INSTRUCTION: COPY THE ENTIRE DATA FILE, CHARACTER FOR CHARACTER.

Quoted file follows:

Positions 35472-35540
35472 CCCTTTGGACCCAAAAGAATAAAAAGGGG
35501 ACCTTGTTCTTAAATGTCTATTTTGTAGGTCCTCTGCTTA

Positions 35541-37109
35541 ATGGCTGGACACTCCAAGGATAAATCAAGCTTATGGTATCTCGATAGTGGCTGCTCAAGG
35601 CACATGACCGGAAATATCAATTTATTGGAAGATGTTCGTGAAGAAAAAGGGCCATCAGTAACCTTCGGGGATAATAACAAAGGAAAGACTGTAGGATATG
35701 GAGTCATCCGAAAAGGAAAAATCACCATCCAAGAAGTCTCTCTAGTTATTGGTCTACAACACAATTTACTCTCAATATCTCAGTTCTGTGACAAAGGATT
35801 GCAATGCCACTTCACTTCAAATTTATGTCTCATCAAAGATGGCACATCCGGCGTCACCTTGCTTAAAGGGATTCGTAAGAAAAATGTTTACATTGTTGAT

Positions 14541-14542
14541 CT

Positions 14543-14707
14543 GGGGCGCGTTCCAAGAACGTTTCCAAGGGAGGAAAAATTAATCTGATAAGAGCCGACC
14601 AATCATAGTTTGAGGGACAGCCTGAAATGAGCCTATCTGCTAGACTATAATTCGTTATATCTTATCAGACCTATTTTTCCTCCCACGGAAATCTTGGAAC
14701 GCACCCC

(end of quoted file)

Positions 35472-35540
35472 CCCTTTGGACCCAAAAGAATAAAAAGGGG
35501 ACCTTGTTCTTAAATGTCTATTTTGTAGGTCCTCTGCTTA

Positions 35541-37109
35541 ATGGCTGGACACTCCAAGGATAAATCAAGCTTATGGTATCTCGATAGTGGCTGCTCAAGG
35601 CACATGACCGGAAATATCAATTTATTGGAAGATGTTCGTGAAGAAAAAGGGCCATCAGTAACCTTCGGGGATAATAACAAAGGAAAGACTGTAGGATATG
35701 GAGTCATCCGAAAAGGAAAAATCACCATCCAAGAAGTCTCTCTAGTTATTGGTCTACAACACAATTTACTCTCAATATCTCAGTTCTGTGACAAAGGATT
35801 GCAATGCCACTTCACTTCAAATTTATGTCTCATCAAAGATGGCACATCCGGCGTCACCTTGCTTAAAGGGATTCGTAAGAAAAATGTTTACATTGTTGAT

Positions 14541-14542
14541 CT

Positions 14543-14707
14543 GGGGCGCGTTCCAAGAACGTTTCCAAGGGAGGAAAAATTAATCTGATAAGAGCCGACC
14601 AATCATAGTTTGAGGGACAGCCTGAAATGAGCCTATCTGCTAGACTATAATTCGTTATATCTTATCAGACCTATTTTTCCTCCCACGGAAATCTTGGAAC
14701 GCACCCC